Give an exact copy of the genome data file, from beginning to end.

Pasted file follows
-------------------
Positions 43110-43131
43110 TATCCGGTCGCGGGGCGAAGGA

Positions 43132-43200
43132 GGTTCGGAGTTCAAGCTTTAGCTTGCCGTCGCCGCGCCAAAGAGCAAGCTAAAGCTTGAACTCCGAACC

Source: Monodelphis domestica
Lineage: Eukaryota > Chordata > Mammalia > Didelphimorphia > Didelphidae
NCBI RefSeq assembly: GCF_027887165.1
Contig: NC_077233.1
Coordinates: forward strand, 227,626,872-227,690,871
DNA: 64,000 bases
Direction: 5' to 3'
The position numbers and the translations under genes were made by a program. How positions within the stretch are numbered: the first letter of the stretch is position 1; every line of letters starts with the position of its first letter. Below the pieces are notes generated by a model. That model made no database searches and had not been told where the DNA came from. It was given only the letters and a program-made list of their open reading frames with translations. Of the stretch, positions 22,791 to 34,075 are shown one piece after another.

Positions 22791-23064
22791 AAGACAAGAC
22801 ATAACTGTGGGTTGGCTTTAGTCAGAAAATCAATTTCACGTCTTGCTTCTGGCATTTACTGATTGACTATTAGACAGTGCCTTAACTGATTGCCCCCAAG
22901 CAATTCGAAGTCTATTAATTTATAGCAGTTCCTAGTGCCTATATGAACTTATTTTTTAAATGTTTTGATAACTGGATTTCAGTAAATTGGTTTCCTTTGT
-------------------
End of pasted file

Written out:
Positions 43110-43131
43110 TATCCGGTCGCGGGGCGAAGGA

Positions 43132-43200
43132 GGTTCGGAGTTCAAGCTTTAGCTTGCCGTCGCCGCGCCAAAGAGCAAGCTAAAGCTTGAACTCCGAACC

Source: Monodelphis domestica
Lineage: Eukaryota > Chordata > Mammalia > Didelphimorphia > Didelphidae
NCBI RefSeq assembly: GCF_027887165.1
Contig: NC_077233.1
Coordinates: forward strand, 227,626,872-227,690,871
DNA: 64,000 bases
Direction: 5' to 3'
The position numbers and the translations under genes were made by a program. How positions within the stretch are numbered: the first letter of the stretch is position 1; every line of letters starts with the position of its first letter. Below the pieces are notes generated by a model. That model made no database searches and had not been told where the DNA came from. It was given only the letters and a program-made list of their open reading frames with translations. Of the stretch, positions 22,791 to 34,075 are shown one piece after another.

Positions 22791-23064
22791 AAGACAAGAC
22801 ATAACTGTGGGTTGGCTTTAGTCAGAAAATCAATTTCACGTCTTGCTTCTGGCATTTACTGATTGACTATTAGACAGTGCCTTAACTGATTGCCCCCAAG
22901 CAATTCGAAGTCTATTAATTTATAGCAGTTCCTAGTGCCTATATGAACTTATTTTTTAAATGTTTTGATAACTGGATTTCAGTAAATTGGTTTCCTTTGT